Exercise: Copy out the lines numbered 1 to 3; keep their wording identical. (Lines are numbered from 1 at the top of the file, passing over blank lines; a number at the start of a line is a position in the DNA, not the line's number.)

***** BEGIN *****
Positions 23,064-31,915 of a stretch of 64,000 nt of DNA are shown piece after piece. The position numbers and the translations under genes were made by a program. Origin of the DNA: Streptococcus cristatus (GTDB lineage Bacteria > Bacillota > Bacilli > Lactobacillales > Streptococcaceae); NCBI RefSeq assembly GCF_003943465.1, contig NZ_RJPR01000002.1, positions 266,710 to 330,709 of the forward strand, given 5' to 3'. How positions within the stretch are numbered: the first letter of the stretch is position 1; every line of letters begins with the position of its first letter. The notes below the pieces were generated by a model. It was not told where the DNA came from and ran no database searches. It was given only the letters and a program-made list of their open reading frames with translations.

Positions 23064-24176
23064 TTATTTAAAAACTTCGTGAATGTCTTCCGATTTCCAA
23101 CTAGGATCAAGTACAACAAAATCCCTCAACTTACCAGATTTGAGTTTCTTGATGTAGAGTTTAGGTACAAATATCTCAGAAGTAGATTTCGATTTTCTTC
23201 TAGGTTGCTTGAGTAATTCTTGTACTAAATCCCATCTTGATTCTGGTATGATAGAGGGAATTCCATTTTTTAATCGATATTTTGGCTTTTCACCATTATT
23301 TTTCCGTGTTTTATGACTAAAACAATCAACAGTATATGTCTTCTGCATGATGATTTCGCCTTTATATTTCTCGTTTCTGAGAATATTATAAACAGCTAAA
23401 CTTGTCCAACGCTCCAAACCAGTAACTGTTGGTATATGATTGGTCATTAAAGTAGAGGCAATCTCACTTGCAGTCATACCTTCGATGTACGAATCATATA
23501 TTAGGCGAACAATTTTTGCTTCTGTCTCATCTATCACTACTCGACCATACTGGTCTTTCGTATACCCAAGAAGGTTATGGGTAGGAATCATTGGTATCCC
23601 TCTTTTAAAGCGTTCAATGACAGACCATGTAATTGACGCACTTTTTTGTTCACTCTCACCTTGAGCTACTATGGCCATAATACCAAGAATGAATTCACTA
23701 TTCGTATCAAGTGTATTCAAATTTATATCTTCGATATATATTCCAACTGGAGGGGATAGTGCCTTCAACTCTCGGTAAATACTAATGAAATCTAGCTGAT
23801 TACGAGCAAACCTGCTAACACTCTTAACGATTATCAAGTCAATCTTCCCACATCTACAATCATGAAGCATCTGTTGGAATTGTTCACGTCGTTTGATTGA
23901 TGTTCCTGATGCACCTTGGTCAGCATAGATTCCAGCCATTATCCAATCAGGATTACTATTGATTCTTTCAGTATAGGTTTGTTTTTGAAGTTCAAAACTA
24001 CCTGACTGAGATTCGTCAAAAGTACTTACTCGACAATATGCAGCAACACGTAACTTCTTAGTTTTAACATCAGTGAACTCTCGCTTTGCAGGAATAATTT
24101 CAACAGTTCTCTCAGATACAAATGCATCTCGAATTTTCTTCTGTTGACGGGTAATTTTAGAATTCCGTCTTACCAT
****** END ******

Positions 23,064-31,915 of a stretch of 64,000 nt of DNA are shown piece after piece. The position numbers and the translations under genes were made by a program. Origin of the DNA: Streptococcus cristatus (GTDB lineage Bacteria > Bacillota > Bacilli > Lactobacillales > Streptococcaceae); NCBI RefSeq assembly GCF_003943465.1, contig NZ_RJPR01000002.1, positions 266,710 to 330,709 of the forward strand, given 5' to 3'. How positions within the stretch are numbered: the first letter of the stretch is position 1; every line of letters begins with the position of its first letter. The notes below the pieces were generated by a model. It was not told where the DNA came from and ran no database searches. It was given only the letters and a program-made list of their open reading frames with translations.

Positions 23064-24176
23064 TTATTTAAAAACTTCGTGAATGTCTTCCGATTTCCAA